Next week, both of my children will be confirmed.

They will come together in the very spot where my parents were married, where my dear aunt's casket rested, where so many of our family members, including me and three of my children's four godparents, also stood as awkward, unsure 14-year-olds.

Together, my twins, now 14 themselves, will make a public profession of their faith and a lifelong pledge of faithfulness to Christ during the Lutheran rite of Confirmation.

Actually, only one of my children will.

My daughter, who is profoundly disabled, won't be able to speak - or kneel - at the altar. She won't be able to answer the questions posed by our pastor. She won't be able to say the Lord's Prayer. She won't be able to accept the communion wafer from our pastor's hand, or stand for the Gospel.

In every way, she is physically unable to proclaim her faith.

Yet, like her able-bodied, academically talented brother, she will be confirmed on May 19 at Trinity Evangelical Lutheran Church in Runnemede.

The very thought of this brings me to tears.

I hesitated to ask our pastor if it was even possible for Paige, who has a neurological condition known as Rett Syndrome, to be confirmed. After all, Confirmation, a two-year process, involves a great deal of work and study.

In our church, confirmands are required to attend church, Sunday school, and Monday evening confirmation classes. They must serve as acolytes and crucifers during services and perform community service, such as filling food baskets or volunteering in nursing homes. They also must write a research paper on the life of Martin Luther.

My daughter, who also has epileptic seizures, usually snores in church - when she gets there at all. Truth be told, just getting to church very often is a struggle for us. Paige can't hold a fork, let alone carry a tall brass cross down the church aisle to serve as crucifer. Lighting a candle as an acolyte is completely out of the question.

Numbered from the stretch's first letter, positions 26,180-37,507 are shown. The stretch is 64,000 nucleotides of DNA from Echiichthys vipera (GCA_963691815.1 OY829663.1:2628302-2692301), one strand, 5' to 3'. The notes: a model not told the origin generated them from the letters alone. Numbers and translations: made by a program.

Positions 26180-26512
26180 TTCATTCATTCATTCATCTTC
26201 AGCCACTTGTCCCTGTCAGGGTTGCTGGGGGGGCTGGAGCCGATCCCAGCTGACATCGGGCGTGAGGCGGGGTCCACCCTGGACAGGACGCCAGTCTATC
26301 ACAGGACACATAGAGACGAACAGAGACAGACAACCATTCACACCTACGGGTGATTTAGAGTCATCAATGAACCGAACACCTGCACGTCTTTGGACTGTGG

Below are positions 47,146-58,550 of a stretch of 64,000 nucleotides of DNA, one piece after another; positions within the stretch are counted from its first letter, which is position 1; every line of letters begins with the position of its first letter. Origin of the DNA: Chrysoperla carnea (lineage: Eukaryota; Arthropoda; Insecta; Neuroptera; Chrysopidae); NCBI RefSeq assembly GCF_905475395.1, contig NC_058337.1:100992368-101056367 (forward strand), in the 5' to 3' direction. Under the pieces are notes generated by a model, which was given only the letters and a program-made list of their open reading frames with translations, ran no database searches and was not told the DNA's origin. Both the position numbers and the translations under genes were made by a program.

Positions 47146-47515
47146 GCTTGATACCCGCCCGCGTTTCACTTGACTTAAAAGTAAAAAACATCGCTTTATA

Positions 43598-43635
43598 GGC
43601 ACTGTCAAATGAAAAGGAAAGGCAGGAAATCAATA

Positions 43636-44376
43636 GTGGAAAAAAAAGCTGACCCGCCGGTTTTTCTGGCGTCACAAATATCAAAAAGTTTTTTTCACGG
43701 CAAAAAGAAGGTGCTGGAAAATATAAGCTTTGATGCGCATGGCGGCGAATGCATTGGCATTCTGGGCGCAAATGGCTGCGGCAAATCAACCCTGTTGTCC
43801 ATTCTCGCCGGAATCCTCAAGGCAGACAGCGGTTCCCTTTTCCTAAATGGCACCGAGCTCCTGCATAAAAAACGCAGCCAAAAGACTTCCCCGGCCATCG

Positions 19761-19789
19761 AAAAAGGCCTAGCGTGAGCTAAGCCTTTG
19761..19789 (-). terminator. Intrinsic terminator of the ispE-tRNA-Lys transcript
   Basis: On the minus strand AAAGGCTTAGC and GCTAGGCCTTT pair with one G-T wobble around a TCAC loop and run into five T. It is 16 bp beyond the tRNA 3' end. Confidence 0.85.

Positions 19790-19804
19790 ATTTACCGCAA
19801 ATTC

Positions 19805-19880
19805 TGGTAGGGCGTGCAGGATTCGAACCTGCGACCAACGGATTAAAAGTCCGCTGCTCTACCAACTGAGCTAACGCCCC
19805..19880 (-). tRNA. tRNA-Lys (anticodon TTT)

Though we know she understands everything we say, her most consistent form of interaction is to lift her eyebrow to signal "yes." Sometimes she lets out a "Mom." Once, years ago, she said, "Love." Or at least I thought she did. Maybe it was wishful thinking, my own fervent hope that the sounds she made were professions of the affection I know are in her heart.

Paige's disabilities notwithstanding, there was a part of me that thought, strongly, that she deserves this rite of passage in her life - that she's earned, in her own way, the chance to roll to the altar and demonstrate publicly that she, too, is a child of God. Even with all of the things she is unable to do, she is a shining example of love and grace, hope and beauty, joy and sacrifice, forgiveness and faith.

When I asked, Pastor Andy Engelhart's response was quick and supportive: "I can't imagine how I could say no." He had one request: Would I come to class with Paige, introduce her, and talk to the other confirmands about her condition?

My son, a devout, proud Lutheran - but still a teenage boy - had a single response to this: "Don't embarrass me, Mom." Apparently, I'm an embarrassment, but his sister is not. Strangely, I take pride in that.

In our chat with the confirmands, I pointed out the many things Paige has in common with them: a love of baseball, shopping, barbecue, music. Some of them knew people in wheelchairs. One had seen someone have a seizure. They were respectful. They were sensitive. They even asked a question or two.

I learned that night that our pastor, a gregarious, warm man, has never confirmed a profoundly disabled child before. He asked the confirmands if they would team up to create the stole Paige will wear on Confirmation Day. Together, at the following class, the six classmates cut out the felt letters of her name, along with Christian symbols, and made her stole. Together, they made sure she looks just like them on May 19.

After class, I thanked our pastor for the beautiful stole-making idea, for inviting us to speak, for including our child, for embracing her.

"No problem," he said. "I think, in the end, including Paige will make this special for all of the confirmands."

Amen.

Barbara Baals von Franzke is an assistant director of the Office of Media and Public Relations at Rowan University. E-mail her at baals@rowan.edu.